The COVID-19 pandemic brought a devastating blow to the industry, and it’s still having ripple effects. At this point in 2022, what kind of impact is the pandemic having on operations?
We don’t think about it as much as we have in the past, but it’s still with us. We have about five to 10 patients in the hospital a day who are COVID-positive, and while our staff is very used to taking care of these patients and the severity is different, it still requires all the gowning up, all the personal protective equipment—a different level of care than you’re dealing with when you have a patient without COVID.
What do staffing challenges look like for you?
It’s global. It impacts all of us. I’ve had the benefit of getting to serve as chair of the Maryland Hospital Association’s Task Force on Maryland’s Future Health Workforce, and I’ve had a chance to get to see other hospitals and how they’re dealing with it and talk to other experts.
We first have focused a lot on trying to expand the pipeline of getting more people into healthcare fields, and there are a lot of different ways to do that. One of the things we are doing more of is collaborating with not-for-profit organizations: closer relationships with community colleges, with universities, with not-for-profits that train employees, because we want to be aware of where we can pull from. Another aspect is making sure we are reducing any barriers to people getting their healthcare education. We know there’s probably about a 20% dropout rate for nursing students, and there’s an opportunity to have a lot more wraparound services. If we can reduce that dropout rate by half, for instance, that’s a lot more people coming into the workforce.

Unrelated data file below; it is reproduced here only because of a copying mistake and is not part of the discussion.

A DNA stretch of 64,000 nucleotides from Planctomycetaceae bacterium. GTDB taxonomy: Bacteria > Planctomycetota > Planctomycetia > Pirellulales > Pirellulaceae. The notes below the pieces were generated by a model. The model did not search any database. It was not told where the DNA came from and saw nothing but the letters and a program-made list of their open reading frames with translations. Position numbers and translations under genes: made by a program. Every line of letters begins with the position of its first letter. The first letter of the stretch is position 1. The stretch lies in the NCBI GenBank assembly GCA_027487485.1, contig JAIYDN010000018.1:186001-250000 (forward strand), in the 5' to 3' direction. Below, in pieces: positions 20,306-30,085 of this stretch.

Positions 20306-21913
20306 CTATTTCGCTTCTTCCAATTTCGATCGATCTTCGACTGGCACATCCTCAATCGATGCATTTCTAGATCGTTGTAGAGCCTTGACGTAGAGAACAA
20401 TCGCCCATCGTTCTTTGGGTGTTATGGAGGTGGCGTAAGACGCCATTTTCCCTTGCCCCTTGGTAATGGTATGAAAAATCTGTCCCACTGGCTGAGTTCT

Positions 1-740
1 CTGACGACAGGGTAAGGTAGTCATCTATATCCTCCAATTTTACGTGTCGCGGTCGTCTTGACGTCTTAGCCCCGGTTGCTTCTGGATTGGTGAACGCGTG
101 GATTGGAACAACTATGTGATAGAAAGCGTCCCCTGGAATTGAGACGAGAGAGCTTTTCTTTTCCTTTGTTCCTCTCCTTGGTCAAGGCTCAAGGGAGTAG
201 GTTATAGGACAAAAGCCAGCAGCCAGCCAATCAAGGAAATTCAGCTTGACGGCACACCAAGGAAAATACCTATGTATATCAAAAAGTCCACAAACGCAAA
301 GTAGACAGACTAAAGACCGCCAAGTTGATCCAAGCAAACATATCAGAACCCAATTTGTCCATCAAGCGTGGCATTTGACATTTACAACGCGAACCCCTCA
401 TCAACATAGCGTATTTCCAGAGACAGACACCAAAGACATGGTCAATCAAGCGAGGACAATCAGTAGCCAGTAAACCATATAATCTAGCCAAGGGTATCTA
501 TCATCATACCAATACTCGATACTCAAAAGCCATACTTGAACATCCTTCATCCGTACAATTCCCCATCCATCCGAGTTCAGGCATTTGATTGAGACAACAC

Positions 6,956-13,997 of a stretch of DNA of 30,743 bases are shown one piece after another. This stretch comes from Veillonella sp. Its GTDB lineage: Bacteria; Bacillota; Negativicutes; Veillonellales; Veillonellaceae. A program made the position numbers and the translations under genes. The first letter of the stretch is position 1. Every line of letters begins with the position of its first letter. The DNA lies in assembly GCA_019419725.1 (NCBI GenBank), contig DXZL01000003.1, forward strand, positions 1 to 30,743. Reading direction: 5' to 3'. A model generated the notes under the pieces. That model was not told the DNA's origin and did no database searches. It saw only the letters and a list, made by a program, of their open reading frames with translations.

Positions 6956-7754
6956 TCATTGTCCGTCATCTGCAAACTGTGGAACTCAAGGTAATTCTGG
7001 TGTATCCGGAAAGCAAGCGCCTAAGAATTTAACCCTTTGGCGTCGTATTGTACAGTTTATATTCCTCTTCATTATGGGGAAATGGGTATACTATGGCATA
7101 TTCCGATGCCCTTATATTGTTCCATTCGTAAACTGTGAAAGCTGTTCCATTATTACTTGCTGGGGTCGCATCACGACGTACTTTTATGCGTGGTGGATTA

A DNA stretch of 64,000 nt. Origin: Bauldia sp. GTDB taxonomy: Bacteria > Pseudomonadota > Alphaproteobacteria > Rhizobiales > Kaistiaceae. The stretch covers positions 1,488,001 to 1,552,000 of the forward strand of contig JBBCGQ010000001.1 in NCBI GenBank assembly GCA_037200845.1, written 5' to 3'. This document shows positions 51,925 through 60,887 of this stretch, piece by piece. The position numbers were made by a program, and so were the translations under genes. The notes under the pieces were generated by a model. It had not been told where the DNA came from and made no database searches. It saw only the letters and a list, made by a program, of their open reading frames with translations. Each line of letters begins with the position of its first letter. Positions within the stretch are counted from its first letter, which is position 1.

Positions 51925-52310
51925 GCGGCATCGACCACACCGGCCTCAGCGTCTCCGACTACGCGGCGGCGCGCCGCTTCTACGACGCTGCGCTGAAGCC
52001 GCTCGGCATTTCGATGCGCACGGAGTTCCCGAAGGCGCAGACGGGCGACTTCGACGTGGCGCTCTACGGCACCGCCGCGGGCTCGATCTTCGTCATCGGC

We recently have had a program to take some of our employees and put them through training to get their LPN certification, and one of the aspects of that program is to make sure that we’re paying them for the time they study. We’ve got to really think about all aspects of how to make people successful when they go back to get their education, so they can get back into the workforce.
How would you say, in general, the staffing shortage is compared to 2020 and 2021?
I think 2022 has obviously been the worst, and we really started to see it hit in late 2021. It was driven up, I think, by the phenomenon of having a lot of agency labor demanded by different parts of the country that were experiencing spikes in COVID. I think that fed on people’s burnout factor that they had gone through, the attitude that they needed to make money while there’s an opportunity to make money. It’s really changed the perspective. It’s important to say that I completely respect the way workers have gone about that. If I had the same incentives, I think I’d consider the same opportunities.
A place like Ascension has always done a great job at making sure we have employee assistance programs and ways we’re looking out for employees’ well-being, but I think in the future, it’s got to change and be even more intense. We’re talking with some local not-for-profits and local service agencies to be able to offer those services in the hospital. A lot of things have gone online, and that’s great and makes it convenient and accessible, but really thinking about how people have that personal touch, so that when they have a problem—any sort of problem, whether it’s financial or emotional or career-oriented—they’ve got a place to go to be able to talk through that.
It doesn’t have to be a competitive opportunity. Again, with my work on the Maryland Hospital Association’s task force, we were very collaborative. There are ways that hospitals can work together to offer those services.